Want to Ditch Fossil Fuels? First, You Need a Supercomputer
Stevens Ph.D. candidate uses Argonne National Laboratory computer cluster to spur development of next-gen biofuels
As an undergraduate studying chemical engineering in Nigeria, Ayodeji “Ay” Omoniyi fell in love with the speed and efficiency of computational research — but his university’s department had access to just two basic laptops on which to crunch numbers and build models. Now, as a first-year Ph.D. student at Stevens Institute of Technology, Omoniyi has been handed the keys to one of the world’s most powerful supercomputers: the Carbon Cluster at Argonne National Laboratory’s Center for Nanoscale Materials.
“It’s a big step up,” Omoniyi laughed. “With the Carbon Cluster, calculations that would have taken me a year can be done in just a few days.”
Omoniyi won access to the Carbon Cluster through one of Argonne’s triannual open calls for research proposals. He was assisted in that process by his adviser, Professor Alyssa Hensley of the Department of Chemical Engineering and Materials Science, who says that crafting winning proposals for research resources is a vital skill she works to instill in young scientists. “Going forward, Ay is going to have to write a lot more of these proposals,” she says.
Omoniyi will spend the next year remotely logging into the Carbon Cluster to create intricate models tracking the quantum-level behavior of hydrogen and oxygen atoms as they interact with the surface of a platinum-tungsten catalyst. That’s an incredibly complex process, but one that’s vital to the development of next-generation biofuels and plant-derived plastics.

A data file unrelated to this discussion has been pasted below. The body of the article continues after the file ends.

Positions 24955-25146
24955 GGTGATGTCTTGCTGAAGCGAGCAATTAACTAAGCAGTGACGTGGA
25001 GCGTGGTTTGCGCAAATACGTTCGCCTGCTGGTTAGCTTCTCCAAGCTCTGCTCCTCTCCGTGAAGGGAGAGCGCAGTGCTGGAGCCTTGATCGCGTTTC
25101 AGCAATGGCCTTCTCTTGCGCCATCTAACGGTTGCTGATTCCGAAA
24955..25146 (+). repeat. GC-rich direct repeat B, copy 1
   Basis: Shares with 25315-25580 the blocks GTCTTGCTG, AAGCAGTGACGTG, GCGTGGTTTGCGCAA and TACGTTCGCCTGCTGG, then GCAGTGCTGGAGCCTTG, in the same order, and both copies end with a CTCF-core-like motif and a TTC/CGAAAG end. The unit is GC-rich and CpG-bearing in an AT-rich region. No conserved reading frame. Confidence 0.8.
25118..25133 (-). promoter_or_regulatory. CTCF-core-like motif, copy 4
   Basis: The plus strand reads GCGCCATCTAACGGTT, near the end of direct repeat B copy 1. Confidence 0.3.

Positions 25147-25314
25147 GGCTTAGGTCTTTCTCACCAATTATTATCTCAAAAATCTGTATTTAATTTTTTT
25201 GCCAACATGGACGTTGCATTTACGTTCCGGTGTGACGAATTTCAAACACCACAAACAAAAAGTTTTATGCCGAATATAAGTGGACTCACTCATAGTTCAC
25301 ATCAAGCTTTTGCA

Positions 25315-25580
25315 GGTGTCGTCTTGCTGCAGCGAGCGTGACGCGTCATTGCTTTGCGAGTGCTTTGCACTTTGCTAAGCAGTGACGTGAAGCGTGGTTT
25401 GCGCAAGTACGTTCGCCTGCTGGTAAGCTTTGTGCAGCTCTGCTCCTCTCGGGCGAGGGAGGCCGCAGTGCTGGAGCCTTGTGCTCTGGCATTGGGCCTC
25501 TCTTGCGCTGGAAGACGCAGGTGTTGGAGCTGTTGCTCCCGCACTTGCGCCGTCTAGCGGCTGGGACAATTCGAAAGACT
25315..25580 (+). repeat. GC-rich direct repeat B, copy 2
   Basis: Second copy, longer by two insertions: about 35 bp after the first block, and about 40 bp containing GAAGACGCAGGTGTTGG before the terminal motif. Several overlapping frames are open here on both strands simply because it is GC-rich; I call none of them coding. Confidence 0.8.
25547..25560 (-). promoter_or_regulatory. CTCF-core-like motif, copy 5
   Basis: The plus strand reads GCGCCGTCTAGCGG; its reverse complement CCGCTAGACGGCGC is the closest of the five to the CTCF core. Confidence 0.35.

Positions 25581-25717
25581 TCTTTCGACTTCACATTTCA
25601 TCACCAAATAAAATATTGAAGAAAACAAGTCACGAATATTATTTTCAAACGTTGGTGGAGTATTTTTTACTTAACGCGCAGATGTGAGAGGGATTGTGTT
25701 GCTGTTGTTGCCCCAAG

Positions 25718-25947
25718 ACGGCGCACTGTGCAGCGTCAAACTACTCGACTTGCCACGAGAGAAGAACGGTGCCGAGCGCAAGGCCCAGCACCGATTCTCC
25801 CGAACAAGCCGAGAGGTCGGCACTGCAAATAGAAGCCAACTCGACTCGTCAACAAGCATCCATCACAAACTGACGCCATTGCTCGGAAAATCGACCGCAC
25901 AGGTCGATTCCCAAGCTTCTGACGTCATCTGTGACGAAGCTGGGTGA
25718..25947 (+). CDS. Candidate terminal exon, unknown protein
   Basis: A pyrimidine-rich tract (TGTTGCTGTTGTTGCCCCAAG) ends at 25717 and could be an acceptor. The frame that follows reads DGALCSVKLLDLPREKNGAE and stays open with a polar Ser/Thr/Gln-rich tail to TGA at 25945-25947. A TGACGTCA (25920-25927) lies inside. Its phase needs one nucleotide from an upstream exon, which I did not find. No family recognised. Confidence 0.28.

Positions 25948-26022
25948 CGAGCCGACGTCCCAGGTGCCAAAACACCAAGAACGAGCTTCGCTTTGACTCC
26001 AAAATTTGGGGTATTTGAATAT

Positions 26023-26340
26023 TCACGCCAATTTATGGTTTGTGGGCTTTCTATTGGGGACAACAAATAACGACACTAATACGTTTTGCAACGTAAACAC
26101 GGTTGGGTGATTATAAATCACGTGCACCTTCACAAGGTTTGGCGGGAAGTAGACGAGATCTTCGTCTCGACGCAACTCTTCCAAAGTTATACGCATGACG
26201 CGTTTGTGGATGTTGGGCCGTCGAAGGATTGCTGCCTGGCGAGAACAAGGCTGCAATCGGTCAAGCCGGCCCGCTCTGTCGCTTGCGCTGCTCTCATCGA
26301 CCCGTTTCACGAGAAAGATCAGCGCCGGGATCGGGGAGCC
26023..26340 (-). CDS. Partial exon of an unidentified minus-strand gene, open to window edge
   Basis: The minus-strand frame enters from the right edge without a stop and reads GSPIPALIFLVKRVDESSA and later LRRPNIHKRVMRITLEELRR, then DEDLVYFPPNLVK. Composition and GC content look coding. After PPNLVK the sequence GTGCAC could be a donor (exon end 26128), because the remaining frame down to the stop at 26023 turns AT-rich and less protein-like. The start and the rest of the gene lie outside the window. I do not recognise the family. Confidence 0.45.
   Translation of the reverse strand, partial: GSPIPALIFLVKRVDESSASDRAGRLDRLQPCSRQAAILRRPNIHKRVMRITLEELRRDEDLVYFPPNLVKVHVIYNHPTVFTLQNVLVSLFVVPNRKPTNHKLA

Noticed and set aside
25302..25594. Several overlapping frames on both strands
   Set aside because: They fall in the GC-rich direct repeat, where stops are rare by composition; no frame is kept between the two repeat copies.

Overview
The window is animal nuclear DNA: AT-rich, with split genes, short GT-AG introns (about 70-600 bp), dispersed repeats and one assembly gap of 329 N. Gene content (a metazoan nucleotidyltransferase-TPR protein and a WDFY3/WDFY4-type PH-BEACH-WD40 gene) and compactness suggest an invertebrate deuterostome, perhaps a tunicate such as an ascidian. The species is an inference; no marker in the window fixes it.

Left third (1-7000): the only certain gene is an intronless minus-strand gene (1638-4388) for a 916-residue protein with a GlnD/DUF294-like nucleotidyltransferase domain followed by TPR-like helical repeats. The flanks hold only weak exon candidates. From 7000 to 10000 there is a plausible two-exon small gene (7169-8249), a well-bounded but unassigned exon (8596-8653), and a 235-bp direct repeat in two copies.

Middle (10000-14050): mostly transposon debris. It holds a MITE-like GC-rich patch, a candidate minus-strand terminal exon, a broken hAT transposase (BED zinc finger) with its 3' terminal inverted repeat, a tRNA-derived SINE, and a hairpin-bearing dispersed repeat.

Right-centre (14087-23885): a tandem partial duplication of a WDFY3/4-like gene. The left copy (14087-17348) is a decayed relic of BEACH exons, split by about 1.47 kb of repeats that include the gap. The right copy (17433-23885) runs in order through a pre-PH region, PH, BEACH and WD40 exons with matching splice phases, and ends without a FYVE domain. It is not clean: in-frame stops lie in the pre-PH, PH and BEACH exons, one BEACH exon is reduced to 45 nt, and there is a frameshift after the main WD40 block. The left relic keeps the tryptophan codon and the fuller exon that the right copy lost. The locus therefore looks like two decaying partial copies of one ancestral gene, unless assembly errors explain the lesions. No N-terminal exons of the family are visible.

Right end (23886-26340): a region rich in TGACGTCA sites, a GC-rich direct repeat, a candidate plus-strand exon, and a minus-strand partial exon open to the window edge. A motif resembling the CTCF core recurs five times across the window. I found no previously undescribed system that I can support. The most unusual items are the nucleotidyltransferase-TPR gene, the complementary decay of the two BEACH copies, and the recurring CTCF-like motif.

Less oxygen, more power
Many biofuels — especially those derived from timber, grass, and other non-food feedstocks — contain high levels of oxygen, reducing their energy density and making them hard to blend into other hydrocarbon fuels. The solution is to reduce a fuel’s oxygen content by adding hydrogen, which binds to oxygen and can be skimmed off as water — but triggering and controlling that reaction requires specially designed catalysts.
That brings significant challenges: catalysts made from iron, for instance, can easily splinter oxygen away from biofuel molecules, but rapidly oxidize and soon become useless. Catalysts made from platinum, on the other hand, are more stable but also more expensive to build, and can trigger unwanted reactions in which additional hydrogen atoms bind to fuel molecules.
To enable cheap and efficient biofuel deoxygenation, Omoniyi hopes to create bimetallic catalysts, using combinations of cheaper metals to emulate and even outperform platinum catalysts. Testing many combinations of materials experimentally would be impractical, given the complex nature of catalysis, so Omoniyi is using computational models to determine the factors that affect performance, and identify promising configurations of bimetallic catalysts.
“Modeling a platinum-tungsten catalyst is just the first step,” explained Hensley. “By the time he finishes his Ph.D., Ay should be ready to partner with experimental researchers or industrial groups, and tell them exactly what metals they need for optimal catalysis.”
For his current project, Omoniyi is modeling the ways that hydrogen and oxygen atoms interact with the surface of platinum-tungsten catalysts, and also describing the interactions of platinum and tungsten atoms as environmental factors such as temperature and pressure change over time. To achieve that, Omoniyi’s computer models must zoom in, and simulate the interactions of dozens of atoms at the quantum level — a ferociously challenging mathematical problem, since such systems are inherently chaotic and impossible to precisely describe.